I knew in my bones it was time to go. Instead, I stayed another year. I cared deeply for Michael Ovitz and believed she cared for me. But our relationship wasn’t a marriage, and my career would be stalled forever unless I made a move. Finally, I decided to quit, not writing fiction, necessarily, but trying to sell it. The grind was too hard. I wanted to be a normal person, live a normal life. But then a miracle occurred: I found a different agent.

In my severance letter to Michael Ovitz and her follow-up phone call, we both agreed that moving on made sense. We expressed our mutual admiration and affection. We wished each other much success in the future and signed off with love. It was all perfectly civilized. Even so, resentment roiled under the surface. Michael Ovitz expressed her anger by reminding me that, going forward, if I sold anything I’d written since 1995, she deserved a percentage of the proceeds. Then she sent me a bill for unpaid expenses ($1,000 for Xeroxes, messengering, and postage related to the novels she did not sell between 1995-2008); a bill that I, expressing my own anger, refused to pay.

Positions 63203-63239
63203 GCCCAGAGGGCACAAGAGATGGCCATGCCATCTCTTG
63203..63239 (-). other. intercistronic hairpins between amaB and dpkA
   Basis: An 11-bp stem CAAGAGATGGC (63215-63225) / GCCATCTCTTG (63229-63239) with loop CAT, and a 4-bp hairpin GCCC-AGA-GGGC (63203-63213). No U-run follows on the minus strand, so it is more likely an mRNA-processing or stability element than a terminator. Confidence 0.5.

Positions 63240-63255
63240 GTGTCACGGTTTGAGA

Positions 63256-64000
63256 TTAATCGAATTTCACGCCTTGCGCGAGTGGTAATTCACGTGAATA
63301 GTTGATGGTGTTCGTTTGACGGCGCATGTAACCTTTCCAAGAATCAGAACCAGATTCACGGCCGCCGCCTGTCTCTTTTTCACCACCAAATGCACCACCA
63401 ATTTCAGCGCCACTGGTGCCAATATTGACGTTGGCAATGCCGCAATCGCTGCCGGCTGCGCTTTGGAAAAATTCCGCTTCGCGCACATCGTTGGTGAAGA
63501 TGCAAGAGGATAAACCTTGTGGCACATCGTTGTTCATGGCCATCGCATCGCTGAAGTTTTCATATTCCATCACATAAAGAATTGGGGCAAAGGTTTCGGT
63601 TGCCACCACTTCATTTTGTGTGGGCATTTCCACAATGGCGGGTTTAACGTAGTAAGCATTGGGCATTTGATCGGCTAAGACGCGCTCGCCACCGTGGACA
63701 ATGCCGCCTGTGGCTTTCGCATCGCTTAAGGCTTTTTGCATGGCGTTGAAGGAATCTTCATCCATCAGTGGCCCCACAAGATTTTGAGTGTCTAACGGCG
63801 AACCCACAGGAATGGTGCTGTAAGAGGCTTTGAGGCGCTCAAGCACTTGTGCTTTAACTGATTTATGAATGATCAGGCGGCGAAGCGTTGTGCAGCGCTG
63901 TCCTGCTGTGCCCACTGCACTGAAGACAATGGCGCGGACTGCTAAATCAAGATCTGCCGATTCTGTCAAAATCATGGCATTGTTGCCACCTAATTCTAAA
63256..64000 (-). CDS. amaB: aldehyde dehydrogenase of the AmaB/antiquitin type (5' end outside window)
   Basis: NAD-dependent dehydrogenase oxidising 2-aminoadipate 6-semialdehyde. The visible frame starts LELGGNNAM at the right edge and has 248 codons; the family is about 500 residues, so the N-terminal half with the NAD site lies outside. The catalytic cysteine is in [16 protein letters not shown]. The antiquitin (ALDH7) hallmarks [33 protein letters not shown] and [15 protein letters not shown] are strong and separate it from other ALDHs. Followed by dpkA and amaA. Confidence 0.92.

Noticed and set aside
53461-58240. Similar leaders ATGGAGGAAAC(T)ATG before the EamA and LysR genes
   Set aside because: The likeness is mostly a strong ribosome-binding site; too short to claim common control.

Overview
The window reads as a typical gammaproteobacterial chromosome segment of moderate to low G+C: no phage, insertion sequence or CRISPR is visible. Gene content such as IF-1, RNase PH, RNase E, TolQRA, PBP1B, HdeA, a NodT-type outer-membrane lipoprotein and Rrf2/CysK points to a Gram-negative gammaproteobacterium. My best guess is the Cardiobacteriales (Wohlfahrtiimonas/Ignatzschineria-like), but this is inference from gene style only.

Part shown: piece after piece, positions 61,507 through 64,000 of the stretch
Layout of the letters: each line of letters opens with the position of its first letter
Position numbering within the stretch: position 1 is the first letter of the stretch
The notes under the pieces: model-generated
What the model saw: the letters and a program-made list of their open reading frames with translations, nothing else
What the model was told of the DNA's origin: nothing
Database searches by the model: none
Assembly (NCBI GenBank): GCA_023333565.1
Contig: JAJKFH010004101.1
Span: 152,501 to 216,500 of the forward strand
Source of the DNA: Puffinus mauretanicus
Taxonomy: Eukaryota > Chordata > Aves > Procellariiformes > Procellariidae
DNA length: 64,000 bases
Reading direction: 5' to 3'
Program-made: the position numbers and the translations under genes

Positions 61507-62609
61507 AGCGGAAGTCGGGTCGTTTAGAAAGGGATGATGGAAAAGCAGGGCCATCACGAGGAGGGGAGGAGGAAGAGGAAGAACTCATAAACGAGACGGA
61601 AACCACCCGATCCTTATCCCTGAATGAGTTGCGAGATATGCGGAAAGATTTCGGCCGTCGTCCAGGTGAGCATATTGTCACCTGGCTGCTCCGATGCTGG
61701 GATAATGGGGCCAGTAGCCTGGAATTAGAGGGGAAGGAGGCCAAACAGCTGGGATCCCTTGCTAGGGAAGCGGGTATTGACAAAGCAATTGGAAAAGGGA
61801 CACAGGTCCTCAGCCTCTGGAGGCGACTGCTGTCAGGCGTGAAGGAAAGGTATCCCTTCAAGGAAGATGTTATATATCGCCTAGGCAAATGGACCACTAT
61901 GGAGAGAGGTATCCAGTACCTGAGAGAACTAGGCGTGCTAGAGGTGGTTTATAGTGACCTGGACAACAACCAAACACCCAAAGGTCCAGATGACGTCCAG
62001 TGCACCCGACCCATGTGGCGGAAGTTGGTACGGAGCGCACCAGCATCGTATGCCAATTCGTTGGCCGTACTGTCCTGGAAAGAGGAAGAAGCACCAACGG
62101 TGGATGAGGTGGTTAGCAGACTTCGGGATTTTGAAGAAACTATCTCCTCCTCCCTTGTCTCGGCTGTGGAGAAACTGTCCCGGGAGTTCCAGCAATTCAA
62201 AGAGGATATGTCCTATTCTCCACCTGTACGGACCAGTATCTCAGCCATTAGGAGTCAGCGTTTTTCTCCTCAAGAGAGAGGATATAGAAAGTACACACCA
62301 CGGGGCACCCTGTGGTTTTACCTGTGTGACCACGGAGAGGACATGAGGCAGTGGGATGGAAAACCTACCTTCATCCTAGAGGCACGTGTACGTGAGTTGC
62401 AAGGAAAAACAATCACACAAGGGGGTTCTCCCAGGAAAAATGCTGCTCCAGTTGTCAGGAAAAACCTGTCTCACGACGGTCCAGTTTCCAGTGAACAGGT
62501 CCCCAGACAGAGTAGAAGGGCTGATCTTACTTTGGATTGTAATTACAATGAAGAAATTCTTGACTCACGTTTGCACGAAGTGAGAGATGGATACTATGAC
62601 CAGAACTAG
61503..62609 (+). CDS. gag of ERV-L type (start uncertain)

To be clear: Michael Ovitz was entitled to every red cent. When I signed the contract that bound us together, I agreed to cover any outstanding expenses. Some agents consider these the cost of doing business and write them off, but legally, the $1,000 was hers. When I received the bill, I was shocked. For the past 13 years, Michael Ovitz and I had been a team, I was part of the family, a beloved kid sister. Together, we celebrated book sales, rave reviews, and movie deals; we mourned rejections, pans, and passes. Most significantly, she was privy to my private thoughts, shitty first drafts, and embarrassing hopes and dreams. Given all we’d been through, not to mention the hundreds of thousands of dollars, the bill smacked of rancor, of pettiness. Taking umbrage, I stuck it in a folder and walked away.